By Lucia Kassai and Fabiola Zerpa on 12/1/2020
(Bloomberg) --Venezuela almost tripled its crude oil exports even as the U.S. continues to tighten sanctions against companies seeking to do business with its ruling regime.
Exports of oil surged to more than half a million barrels a day in November, with nearly all of it heading to China, according to shipping reports and data from vessel monitoring compiled by Bloomberg. Crude output, meanwhile, stood at 484,000 barrels a day on Nov. 25, according to the latest figures in an internal document seen by Bloomberg. That’s a drop of 48% year-on-year but shows that the country, despite sanctions and crippled operations, can still produce more oil than Ecuador.
The U.S. Monday imposed sanctions on Chinese firm China National Electronics Import & Export Corporation, accusing it of supporting Venezuelan President Nicolas Maduro’s efforts to undermine democracy. Nonetheless, hindering oil ties between China and Venezuela is proving trickier because vessels turn off their satellite-signaling devices and paint over their names to hide their identity and avoid detection, people with knowledge of the situation said.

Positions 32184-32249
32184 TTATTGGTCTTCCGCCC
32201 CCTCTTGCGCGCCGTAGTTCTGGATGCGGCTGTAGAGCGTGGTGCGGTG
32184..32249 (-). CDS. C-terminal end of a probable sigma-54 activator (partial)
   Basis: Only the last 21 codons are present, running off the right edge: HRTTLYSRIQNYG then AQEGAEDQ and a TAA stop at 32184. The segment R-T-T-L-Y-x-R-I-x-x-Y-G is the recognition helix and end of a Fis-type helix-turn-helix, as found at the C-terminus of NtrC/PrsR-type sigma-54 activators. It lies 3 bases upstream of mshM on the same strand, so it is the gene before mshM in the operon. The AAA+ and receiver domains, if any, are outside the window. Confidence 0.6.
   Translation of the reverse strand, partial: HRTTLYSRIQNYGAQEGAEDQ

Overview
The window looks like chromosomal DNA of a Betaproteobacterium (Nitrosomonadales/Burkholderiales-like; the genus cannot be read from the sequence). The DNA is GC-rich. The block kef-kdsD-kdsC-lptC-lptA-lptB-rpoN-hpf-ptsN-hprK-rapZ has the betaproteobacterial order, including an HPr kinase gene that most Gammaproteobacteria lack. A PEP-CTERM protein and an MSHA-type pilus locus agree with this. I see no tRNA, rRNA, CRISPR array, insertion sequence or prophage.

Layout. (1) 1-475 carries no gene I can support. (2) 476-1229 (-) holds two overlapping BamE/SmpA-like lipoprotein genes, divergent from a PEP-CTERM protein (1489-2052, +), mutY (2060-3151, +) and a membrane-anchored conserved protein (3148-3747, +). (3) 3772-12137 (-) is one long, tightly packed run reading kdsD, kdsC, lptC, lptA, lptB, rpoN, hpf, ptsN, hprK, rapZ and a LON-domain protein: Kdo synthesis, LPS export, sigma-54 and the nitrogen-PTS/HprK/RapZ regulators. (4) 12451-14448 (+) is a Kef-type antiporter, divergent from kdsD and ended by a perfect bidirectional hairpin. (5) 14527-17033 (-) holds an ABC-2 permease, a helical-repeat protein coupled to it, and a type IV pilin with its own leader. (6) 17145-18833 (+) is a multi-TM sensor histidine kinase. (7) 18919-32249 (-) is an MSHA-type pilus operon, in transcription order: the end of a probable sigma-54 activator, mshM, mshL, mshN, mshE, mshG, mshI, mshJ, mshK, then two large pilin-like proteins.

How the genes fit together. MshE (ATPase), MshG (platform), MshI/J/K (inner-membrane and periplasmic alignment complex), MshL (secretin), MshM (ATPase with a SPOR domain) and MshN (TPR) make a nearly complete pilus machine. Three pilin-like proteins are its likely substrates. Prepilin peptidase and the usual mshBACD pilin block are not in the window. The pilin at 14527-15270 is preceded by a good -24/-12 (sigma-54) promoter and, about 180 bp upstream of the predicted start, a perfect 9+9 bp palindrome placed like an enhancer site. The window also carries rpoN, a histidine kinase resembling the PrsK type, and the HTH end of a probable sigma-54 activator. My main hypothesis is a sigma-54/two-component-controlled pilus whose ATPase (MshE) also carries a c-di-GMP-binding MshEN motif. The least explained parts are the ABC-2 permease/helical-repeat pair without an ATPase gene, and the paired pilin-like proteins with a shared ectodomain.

Once traditional buyers including Repsol SA and Reliance Industries Ltd stopped buying Venezuelan oil amid sanctions, a string of little-known companies stepped up purchases. Zhejiang Ningda Chemical Co Ltd, Arzhil International and Cirrostrati Technology Co are among eight companies transporting Venezuelan oil to Asia. Subsequently, stockpiles of Venezuelan fell dramatically last month.
While PDVSA’s internal documents show vessels like Vinland, Pacific Cape and Vision loading at the port of Jose, these vessels are not operational. Data compiled by Bloomberg show that they were sent to the scrapyard months prior to the scheduled loading dates in Venezuela. That suggests that their names or unique identification numbers are being used by others.
Vessels listed by PDVSA as loading crude at Venezuelan ports in November:
Vinland: broken up
Pacific Cape: broken up
Vision: broken up
Fury: broken up
Horn: broken up
Lion 1: broken up
The South American nation, home to the world’s largest oil reserves, has also strengthened its ties with Iran to help weather the effects of U.S. isolation.
Iran has supplied gasoline, refinery parts and a cargo of condensate that’s been used to keep oil flowing out of Venezuela’s most important production field, the Orinoco oil belt. The condensate is being used to dilute tar-like domestic crude and make it marketable to refiners in Asia.